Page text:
Officials in the world of soccer have uncovered an extensive match fixing operation that saw as many as 300 separate games fixed. The operation is thought to have been across three different continents and is thought to involve friendly internationals organized purely to make profits from certain occurrences taking place.
Investigations have uncovered information suggesting that match officials have been “bought” for as little as $10,000 (£6,000) to deliver specific scores enabling fixers in the Asian gambling market to make millions. Most of these bookmakers are based in two countries with fairly strict Muslim cultures, Singapore and Malaysia, with links to Eastern Europe.
More worryingly, London is thought to be one of the key bases for the fixers. FIFA’s head of security Chris Eaton, a former Interpol official, told The Daily Telegraph, “The threat from match-fixing to the integrity of the global game is significant. England is the home of football and London is a global financial centre so it does not surprise me that the financial aspects of this activity lead to London.
“Interviews with those involved have told us that that fixers can spend upwards of $300,000 (£182,000) to stage a friendly international and they do that with the expectation of a significant profit margin. Our information is that we are talking about tens of millions of dollars in profit from each successful fix.”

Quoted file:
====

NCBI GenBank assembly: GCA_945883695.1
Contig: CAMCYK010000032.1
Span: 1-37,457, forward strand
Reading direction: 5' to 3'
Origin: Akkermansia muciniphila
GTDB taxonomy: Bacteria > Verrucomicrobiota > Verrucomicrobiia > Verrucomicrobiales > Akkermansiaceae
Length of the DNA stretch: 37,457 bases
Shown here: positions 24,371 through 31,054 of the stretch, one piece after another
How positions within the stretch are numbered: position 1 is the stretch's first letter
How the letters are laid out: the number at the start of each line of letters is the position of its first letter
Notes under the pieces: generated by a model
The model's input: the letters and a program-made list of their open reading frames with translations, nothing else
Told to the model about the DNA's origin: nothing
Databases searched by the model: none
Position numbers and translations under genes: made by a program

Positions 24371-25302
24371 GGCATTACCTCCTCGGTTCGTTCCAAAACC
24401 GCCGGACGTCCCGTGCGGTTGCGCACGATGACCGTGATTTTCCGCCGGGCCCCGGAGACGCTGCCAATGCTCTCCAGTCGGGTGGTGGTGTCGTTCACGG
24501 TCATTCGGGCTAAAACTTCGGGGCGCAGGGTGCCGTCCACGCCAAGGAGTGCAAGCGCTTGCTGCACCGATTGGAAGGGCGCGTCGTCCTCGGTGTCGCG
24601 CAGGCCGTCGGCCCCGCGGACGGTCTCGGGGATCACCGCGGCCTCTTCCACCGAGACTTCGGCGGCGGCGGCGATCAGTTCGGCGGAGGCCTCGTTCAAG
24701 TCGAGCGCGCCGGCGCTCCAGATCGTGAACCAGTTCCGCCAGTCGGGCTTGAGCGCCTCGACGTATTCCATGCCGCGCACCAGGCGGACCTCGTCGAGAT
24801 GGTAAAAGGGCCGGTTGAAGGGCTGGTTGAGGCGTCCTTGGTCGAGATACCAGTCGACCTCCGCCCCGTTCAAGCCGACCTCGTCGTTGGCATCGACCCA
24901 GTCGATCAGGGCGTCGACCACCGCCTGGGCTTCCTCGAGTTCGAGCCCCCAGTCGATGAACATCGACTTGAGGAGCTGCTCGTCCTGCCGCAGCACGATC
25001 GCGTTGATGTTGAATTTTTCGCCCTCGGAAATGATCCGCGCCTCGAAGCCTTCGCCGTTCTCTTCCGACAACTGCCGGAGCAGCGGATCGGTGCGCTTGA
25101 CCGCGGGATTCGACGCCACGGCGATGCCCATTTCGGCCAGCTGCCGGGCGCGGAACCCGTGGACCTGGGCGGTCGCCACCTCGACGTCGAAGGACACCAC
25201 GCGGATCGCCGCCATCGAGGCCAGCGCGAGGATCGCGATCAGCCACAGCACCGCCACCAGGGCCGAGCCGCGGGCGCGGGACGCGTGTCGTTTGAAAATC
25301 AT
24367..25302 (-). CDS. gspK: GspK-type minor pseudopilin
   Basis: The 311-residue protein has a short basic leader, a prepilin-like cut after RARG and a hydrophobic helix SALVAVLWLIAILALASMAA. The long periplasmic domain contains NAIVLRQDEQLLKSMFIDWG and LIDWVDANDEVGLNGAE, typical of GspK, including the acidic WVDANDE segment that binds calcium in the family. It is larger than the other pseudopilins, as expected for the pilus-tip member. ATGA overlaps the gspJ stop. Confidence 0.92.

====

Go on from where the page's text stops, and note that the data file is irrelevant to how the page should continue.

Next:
If there’s something slightly amusing to come out of this it’s that the fixers really don’t seem to be particularly good at it. A well-fixed game you wouldn’t hear about, as it would be that routine. Goals would be scored, players sent off and the criminals would make their money. That would be that.
Some of the games investigated here really do take the biscuit. FIFA opened investigations into two international friendlies in the Turkish resort of Antalya when Bolivia took on Latvia and Estonia faced Bulgaria. All seven goals were penalties and suspicious betting activity was uncovered before each goal. You can’t write it. It meant officials from Hungary and Bosnia all being banned for life.
The investigations are ongoing with the main protagonist Wilson Raj Perumal, a Singapore national, in custody in Finland. It will be interesting to see how harsh a penalty he receives, but a lengthy prison term would send out quite the message.